The estimate is a pretty simple three-page document that details the loan terms, projected payments, estimated closing costs and other fees.

Compare the loan details from each lender and decide which one is best for you. This is a good time to really work that mortgage refinance calculator.

Refinancing your home loan, step by step

Ready to tackle the whole refinance process? Go!

  • Determine your goal. We’ve covered this: Refinance for the right reason. Aim to shorten — or at least maintain — your current loan term while lowering your interest rate.
  • Learn your current credit score. Check your credit history and get your credit score. The better your score, the better the mortgage refinance interest rates you’ll be offered.
  • Research your home’s current value. Check your neighborhood for recent sales of homes like yours. Estimate your home value with NerdWallet’s free home value tool.
  • Shop for your best mortgage rate. Start by comparing refinance rates online. You can shop rates online all you want, but limit the window for submitting loan applications, or allowing your credit report to be pulled, to a two-week period to lessen the impact on your credit score.
  • Know your all-in costs. A home loan refinance can trigger a bunch of fees: application fees, the cost of an appraisal, origination fees, a document processing fee, an underwriting fee, a credit report charge, title research and insurance, recording fees, tax transfer fees and points, to name several. But remember, you’ll get a clear estimate of mortgage loan fees from each lender you consider. And don’t jump blindly for a “no-cost refinance” pitch. This means the lender is moving the upfront fees to your ongoing costs for the loan, in the form of a higher interest rate — or a greater loan balance.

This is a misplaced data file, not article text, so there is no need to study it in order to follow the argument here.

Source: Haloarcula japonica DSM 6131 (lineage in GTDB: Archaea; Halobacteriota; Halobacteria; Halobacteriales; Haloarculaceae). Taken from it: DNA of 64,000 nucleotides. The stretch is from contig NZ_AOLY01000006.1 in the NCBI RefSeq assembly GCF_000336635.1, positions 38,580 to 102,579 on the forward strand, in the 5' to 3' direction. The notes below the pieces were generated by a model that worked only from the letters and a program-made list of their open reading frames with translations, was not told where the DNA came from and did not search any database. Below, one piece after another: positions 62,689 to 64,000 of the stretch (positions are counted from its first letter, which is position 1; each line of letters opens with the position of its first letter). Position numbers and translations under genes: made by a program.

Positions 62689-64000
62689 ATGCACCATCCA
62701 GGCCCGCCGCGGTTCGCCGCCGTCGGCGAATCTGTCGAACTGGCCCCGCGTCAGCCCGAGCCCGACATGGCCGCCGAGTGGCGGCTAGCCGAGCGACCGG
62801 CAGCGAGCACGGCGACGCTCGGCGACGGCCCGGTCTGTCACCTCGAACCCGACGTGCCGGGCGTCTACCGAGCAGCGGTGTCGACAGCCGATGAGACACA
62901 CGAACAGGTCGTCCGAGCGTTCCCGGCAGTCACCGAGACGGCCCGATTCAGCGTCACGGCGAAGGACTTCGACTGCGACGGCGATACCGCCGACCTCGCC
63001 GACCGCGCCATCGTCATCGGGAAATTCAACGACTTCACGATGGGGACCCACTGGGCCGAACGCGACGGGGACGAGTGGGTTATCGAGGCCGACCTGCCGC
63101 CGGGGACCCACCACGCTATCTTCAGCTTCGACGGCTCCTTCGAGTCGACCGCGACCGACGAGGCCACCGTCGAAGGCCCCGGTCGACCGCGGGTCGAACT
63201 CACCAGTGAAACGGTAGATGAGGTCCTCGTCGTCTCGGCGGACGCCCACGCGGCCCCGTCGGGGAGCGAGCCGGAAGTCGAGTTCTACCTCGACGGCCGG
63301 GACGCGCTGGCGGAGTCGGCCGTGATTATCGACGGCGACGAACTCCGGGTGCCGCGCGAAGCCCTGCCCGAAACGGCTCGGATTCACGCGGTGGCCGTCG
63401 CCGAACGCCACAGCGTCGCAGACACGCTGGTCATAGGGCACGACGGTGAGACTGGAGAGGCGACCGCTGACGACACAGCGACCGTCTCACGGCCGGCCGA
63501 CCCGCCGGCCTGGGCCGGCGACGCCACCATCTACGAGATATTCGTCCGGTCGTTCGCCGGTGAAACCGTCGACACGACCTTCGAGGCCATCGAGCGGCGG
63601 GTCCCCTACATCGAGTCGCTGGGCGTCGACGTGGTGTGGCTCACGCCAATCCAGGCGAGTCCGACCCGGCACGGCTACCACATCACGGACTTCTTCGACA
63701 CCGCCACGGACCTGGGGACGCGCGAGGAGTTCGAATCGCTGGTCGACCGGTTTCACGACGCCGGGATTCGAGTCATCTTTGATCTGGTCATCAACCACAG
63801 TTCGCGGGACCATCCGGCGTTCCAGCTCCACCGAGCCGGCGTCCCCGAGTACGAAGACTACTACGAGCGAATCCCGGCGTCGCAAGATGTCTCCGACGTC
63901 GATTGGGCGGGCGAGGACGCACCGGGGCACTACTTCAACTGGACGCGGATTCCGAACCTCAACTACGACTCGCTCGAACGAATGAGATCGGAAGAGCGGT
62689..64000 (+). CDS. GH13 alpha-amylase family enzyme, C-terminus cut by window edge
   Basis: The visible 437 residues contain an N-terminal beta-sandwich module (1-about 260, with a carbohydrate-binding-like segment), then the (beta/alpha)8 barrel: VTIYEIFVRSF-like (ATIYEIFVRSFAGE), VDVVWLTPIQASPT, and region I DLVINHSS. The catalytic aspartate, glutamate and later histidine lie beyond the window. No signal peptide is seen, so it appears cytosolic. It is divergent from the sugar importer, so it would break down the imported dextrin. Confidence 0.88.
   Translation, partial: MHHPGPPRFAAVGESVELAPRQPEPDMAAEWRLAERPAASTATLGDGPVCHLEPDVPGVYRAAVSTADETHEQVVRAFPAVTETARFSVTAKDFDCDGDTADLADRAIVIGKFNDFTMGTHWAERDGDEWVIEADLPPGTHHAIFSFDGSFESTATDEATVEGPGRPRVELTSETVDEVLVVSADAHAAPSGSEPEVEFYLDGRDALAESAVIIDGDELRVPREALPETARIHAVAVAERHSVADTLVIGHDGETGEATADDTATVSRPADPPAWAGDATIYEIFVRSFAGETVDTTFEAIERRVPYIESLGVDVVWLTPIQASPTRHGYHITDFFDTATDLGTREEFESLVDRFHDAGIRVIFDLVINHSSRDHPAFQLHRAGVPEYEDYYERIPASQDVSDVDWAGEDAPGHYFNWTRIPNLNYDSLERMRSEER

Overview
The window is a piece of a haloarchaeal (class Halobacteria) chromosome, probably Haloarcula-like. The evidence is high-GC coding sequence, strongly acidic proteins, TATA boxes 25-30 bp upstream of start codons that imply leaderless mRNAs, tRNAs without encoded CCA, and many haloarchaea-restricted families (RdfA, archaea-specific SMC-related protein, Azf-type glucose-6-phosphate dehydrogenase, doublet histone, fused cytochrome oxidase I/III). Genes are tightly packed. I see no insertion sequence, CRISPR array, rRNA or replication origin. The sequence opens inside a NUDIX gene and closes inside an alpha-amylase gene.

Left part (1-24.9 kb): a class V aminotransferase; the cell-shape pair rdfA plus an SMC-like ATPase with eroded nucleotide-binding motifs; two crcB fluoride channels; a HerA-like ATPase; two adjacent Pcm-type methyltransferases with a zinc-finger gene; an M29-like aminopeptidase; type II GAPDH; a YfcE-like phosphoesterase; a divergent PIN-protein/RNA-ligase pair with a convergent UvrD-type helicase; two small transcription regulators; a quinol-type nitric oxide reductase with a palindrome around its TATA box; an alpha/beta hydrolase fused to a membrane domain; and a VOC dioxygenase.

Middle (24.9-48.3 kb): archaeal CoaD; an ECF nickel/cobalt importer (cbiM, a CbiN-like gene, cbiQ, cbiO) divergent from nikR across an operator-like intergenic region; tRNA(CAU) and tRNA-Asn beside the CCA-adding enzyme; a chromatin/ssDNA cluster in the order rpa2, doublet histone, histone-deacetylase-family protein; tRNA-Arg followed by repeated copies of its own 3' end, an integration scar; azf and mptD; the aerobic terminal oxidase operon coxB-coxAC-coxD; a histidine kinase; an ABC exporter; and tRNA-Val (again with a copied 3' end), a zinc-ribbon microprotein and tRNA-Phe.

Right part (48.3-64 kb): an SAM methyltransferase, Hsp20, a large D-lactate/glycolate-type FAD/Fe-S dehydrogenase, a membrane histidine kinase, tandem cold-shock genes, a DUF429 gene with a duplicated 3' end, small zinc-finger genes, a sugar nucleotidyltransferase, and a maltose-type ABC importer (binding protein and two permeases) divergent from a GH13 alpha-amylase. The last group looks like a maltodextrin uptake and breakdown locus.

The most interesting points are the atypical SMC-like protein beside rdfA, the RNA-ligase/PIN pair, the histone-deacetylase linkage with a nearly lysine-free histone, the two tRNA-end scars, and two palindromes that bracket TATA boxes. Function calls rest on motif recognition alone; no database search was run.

• Gather paperwork. This can be a bit harder these days because so many of us do our financial business online. But you’ll have to gather, print or download statements, pay stubs, and whatever else the lender will need during the loan process.
  • Lock your rate. You’ll have to decide whether or not, and when, to lock in your mortgage refinance rate with the lender, so the rate you’re offered for your new loan can’t change during a specified period prior to closing. For the logically minded, it’s a hand-wringer — more art than science.
  • Have cash on hand. There are likely to be property taxes and insurance, closing costs and other expenses to pay at closing, so be sure to set aside enough to cover them. Again, it’s listed in your loan estimate, so there should be no surprises. In some cases, these costs can be added to the mortgage balance, which, on the one hand, limits your upfront costs but, on the other, increases what you owe on your home.
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Final tips

If you owe more than your home is worth, you may want to consider whether a government-sponsored mortgage program can be a part of your refinance solution. These programs come and go — and change names from time to time — but they generally allow homeowners to refinance their mortgage no matter how little equity they have in their home.

And for any refinance, be sure to consider how long it will take for you to recoup the fees and expenses.

But refinancing — for the right reason, with a good rate and a suitable term — can enhance your financial position.